By Charis Michelsen | 04 November 2011, 14:46 BST
The UN's annual Human Development Report published this year, titled Sustainability and Equity, has declared the environment is going downhill, measuring deterioration in several areas. The UNDP (United Nations Development Program) believes that human development (defined by the UN as "the expansion of people's freedoms and capabilities to lead lives that they value and have reason to value") will suffer if these trends are not halted or reversed.
The report made a number of bold statements, including one particularly gender-specific piece of information. According to the report, the more women in politics, the cleaner and more renewable energy is. To quote the report, female involvement:
"...is positively associated with better environmental outcomes, including better access to water, less land degradation and fewer deaths due to indoor and outdoor air pollution and dirty water."
The UN also correlated lower birth rates and a cleaner environment; fewer kids means less mess. Cuba and Iran were held up as examples - they're showing lower fertility and do a better job of protecting their environment. In the simplest way possible, fewer people use fewer resources and produce less trash:
"Evidence suggests that if all women could exercise reproductive choice, population growth would slow enough to bring greenhouse gas emissions below current levels. Meeting unmet need for family planning by 2050 would lower the world's carbon emissions an estimated 17% below what they are today."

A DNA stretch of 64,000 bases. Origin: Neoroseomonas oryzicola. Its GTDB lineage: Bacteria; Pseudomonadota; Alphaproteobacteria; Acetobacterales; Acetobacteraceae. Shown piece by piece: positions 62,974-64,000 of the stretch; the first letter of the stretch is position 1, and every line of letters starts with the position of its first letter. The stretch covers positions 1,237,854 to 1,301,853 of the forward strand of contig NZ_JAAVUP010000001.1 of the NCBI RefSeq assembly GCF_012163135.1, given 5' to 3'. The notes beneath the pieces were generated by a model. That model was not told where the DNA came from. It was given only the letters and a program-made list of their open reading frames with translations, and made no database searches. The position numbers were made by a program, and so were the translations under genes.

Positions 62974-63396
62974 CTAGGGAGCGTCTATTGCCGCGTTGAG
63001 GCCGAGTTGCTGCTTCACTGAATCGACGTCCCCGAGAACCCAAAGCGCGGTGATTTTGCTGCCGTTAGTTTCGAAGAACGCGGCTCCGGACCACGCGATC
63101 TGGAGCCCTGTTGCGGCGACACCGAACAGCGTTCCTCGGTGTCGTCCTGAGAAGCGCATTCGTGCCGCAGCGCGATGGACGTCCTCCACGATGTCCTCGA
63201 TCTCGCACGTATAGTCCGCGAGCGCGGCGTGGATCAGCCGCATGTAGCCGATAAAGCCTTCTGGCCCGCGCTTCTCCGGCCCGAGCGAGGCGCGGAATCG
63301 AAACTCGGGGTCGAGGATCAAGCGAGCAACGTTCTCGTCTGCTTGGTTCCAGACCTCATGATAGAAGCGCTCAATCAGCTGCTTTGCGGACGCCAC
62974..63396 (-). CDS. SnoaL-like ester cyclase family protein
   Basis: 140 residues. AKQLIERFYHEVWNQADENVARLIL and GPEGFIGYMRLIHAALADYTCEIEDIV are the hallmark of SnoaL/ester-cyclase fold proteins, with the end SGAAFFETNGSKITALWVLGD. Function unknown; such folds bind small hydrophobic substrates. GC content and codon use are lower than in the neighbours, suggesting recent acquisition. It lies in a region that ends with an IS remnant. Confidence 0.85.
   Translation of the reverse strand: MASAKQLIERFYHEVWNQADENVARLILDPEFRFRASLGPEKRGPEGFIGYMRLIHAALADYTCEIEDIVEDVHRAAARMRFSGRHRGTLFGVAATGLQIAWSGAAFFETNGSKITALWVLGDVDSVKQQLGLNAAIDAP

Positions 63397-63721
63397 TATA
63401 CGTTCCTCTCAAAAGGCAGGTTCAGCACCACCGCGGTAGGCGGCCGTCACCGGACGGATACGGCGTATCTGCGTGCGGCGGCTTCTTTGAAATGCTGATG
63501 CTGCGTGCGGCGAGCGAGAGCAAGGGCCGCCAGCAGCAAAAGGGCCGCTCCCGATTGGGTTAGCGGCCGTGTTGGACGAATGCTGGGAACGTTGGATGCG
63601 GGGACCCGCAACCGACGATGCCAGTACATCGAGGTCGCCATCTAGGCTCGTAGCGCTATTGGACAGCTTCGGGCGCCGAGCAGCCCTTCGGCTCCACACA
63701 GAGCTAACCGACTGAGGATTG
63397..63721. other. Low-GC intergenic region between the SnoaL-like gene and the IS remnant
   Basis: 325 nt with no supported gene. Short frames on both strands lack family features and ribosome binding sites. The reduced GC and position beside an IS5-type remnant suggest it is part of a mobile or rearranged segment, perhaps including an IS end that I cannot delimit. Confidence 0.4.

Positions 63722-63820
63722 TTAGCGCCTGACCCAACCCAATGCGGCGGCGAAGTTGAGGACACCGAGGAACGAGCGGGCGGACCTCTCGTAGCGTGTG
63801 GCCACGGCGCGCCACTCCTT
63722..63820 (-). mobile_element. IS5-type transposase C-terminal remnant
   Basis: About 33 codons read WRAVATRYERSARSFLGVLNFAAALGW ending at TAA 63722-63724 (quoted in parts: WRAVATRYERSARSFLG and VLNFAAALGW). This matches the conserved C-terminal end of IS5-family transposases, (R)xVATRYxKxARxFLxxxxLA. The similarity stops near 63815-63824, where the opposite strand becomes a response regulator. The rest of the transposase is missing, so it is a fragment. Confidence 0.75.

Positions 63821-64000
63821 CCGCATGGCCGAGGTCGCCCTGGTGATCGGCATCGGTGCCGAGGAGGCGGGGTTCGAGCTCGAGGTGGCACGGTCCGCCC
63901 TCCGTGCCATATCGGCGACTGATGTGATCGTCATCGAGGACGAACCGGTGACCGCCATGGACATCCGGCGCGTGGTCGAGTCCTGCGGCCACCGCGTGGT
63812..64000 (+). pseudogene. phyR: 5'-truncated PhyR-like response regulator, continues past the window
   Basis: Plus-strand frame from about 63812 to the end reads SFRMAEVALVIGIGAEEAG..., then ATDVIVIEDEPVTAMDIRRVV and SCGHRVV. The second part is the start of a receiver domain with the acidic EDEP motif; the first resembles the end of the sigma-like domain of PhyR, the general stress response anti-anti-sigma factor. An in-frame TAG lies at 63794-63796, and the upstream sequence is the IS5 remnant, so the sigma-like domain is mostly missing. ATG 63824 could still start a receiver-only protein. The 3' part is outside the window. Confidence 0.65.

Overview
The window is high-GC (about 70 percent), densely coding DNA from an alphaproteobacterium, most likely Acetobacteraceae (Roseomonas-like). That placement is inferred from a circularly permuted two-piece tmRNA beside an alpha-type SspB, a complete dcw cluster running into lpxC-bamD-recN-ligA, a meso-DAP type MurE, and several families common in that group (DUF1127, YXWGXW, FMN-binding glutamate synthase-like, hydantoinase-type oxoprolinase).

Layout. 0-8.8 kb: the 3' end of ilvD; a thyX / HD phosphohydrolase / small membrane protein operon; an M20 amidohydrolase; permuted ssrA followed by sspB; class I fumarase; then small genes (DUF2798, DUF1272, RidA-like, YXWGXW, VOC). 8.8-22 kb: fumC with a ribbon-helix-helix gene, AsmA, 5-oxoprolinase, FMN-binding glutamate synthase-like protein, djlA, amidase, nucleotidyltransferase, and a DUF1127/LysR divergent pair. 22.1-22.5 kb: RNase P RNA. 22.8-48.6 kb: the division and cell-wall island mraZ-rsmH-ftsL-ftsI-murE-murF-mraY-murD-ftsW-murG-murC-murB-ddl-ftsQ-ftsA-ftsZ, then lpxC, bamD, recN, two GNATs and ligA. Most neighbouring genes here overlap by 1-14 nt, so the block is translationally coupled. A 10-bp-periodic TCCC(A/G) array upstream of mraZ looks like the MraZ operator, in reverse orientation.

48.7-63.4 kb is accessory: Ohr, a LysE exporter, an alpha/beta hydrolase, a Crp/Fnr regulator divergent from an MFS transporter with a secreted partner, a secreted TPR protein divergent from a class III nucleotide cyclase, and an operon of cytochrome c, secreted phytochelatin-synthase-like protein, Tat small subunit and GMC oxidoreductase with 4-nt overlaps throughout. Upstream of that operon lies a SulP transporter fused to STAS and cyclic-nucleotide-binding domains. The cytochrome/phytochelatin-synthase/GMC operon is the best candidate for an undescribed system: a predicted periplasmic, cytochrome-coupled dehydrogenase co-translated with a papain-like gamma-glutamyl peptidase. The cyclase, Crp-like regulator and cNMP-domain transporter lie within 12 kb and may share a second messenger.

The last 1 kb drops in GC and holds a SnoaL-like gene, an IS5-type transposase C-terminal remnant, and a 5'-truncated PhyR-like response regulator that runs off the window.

How much clean energy costs was also investigated, and it's not cheap (at least $249 billion by 2030) - but it was also pointed out that current military spending and "perverse" subsidies accounted for far more. (For the record, the report implied that "perverse" subsidies were those spent on fossil fuel.)
In order to pay for clean energy, the UNDP investigated the possibility of a currency transaction tax, also called a "Robin Hood Tax." The UN determined that a tax of 0.005% would yield around $40 billion a year worldwide - a substantial chunk of the money needed for renewable energy, and not a tax that would affect the average third- or even first-world citizen.
The UNDP also measured the human development index, which uses health, education, and income to rank each country. Norway scored the highest, while the Democratic Republic of the Congo scored at the bottom. It also compared the rankings with last year; Cuba is a better place to live, while Kuwait is apparently going to the dogs.
2012 is the international year of sustainable energy for all, as designated by the United Nations. The UNDP (United Nations Development Program) sees it as an opportunity to make a high-profile push for universal access to clean energy. In the wake of this year's UNDP report, a new group has been created to increase support for universal energy access, led by Kandeh Yumkella (wiki) and Charles Holliday (wiki):
"Clean energy offers the potential to alleviate poverty, reduce health impacts from indoor air pollution and drive social and economic development, while mitigating energy's impact on the climate."
Source: Clean Technica